“He wanted to convince us that he was serious. And there’s nothing in there that would lead me to believe that he wasn’t,” said Ribble shortly after the meeting. “I think it’s a great first step.”
Freshman Rep. Rodney Davis (R-IL) seemed buoyed by the conversation and not as skeptical as some of his veteran colleagues.
“You know, I’m only eight weeks old,” said Davis of his two months as a Congressman. “For me, this is the first time. So I have to take it as a very positive step – that the president is willing to work together with us and find some common sense solutions.”
Even Paul Ryan seemed optimistic, telling reporters President Obama “did himself some good.”
But the same problems remain.
Mr. Obama has conducted subsistence diplomacy for a few weeks now. Other than general pleasantries and the caloric intake, no one seems to have budged much – perhaps because they’re in a food coma. The political positions remain the same. Ryan marched ahead with his budget blueprint this week which Democrats universally lambasted.
House Republicans even pressed the president on the decision to cancel White House tours due to sequestration, the massive set of mandatory budget cuts which cleaved federal spending a few weeks ago.
“The Secret Service made the decision,” President Obama is said to have reiterated behind closed doors.
A source in the room says that statement was met by jeers of disbelief from Republicans.
“Now hold on guys,” the president reportedly interrupted. “We just talked about respect. It’s not something I like.”
But as soon as Mr. Obama stepped into the meeting with House Republicans Wednesday, nothing short of a so-called “grand bargain” on spending and entitlements would command much news attention. While the president was inside, white smoke belched from the flue at Sistine Chapel, signaling the election of a new pope. President Obama informed the GOPers of the news. Someone asked if the smoke meant they had restored White House tours.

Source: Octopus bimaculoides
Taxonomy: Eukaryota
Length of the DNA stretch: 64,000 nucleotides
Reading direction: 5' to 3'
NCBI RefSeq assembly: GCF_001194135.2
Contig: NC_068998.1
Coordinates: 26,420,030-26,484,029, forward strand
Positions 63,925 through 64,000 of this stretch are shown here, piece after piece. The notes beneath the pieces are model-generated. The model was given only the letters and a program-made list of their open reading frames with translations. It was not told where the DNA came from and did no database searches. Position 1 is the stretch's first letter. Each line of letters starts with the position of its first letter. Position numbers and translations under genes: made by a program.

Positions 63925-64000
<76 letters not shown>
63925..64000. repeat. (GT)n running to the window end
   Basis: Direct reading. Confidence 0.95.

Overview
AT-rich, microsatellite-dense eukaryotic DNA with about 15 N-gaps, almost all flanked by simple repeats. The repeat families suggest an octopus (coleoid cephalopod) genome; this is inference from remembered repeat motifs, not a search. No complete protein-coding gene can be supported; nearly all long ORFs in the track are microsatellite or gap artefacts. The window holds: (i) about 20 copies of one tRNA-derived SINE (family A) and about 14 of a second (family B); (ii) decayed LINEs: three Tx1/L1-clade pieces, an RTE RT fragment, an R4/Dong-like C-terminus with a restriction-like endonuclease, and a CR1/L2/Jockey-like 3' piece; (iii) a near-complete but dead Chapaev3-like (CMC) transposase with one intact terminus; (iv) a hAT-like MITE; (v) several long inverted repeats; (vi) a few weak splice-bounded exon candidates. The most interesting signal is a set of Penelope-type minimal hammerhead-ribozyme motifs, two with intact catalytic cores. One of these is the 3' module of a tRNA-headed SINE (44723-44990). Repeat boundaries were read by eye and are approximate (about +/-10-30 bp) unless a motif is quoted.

When Mr. Obama left, a reporter queried the president if people should anticipate any white smoke in Washington, indicating a breakthrough in the fiscal stalemate.
“You’re straining the analogy,” President Obama said with a laugh.
Many reporters openly questioned the overall effort of the president to visit four times in three days with lawmakers.
“Damned if you do, damned if you don’t. If he didn’t reach out, you’d all be criticizing him for not reaching out,” sighed House Democratic Caucus Vice Chairman Joe Crowley (D-NY). “You know, John Lennon had a song. ‘Give Peace a Chance.’”
And that’s how Rep. John Shimkus (R-IL) viewed President Obama’s campaign
“It was an effort to really build some trust. Can we dance?” Shimkus said.
But Rep. James Lankford (R-OK) is unconvinced.
“He wants to dance and he wants to lead. And if we dance, you have to dance to my music,” noted Lankford.
But Mr. Obama disagrees, putting the onus squarely on lawmakers.
“I think we’ve had good conversations,” the president said as he left the Capitol after his final meeting of the week. “Ultimately, it’s a matter of the House and Senate – both caucuses – getting together and being willing to compromise. We’ll see what we can do.”
Eating together might not trigger a budget agreement. But building relationships via the methods professed by Keith Ferrazzi in his book “Never Eat Alone” could frame trust on which to make a deal.
And after all, everyone involved in public policy in Washington knows that big pacts don’t come over lobster in the LBJ Room of the Capitol or at some posh hotel downtown. Nice meals help. But you’ll know if they’re getting serious when aides are burning the midnight oil at the Capitol and White House.
The provisions for those meetings? Cold slabs of pepperoni pie from “We, The Pizza” on Capitol Hill or overcooked popcorn from vending machines in the basement of the Cannon House Office Building.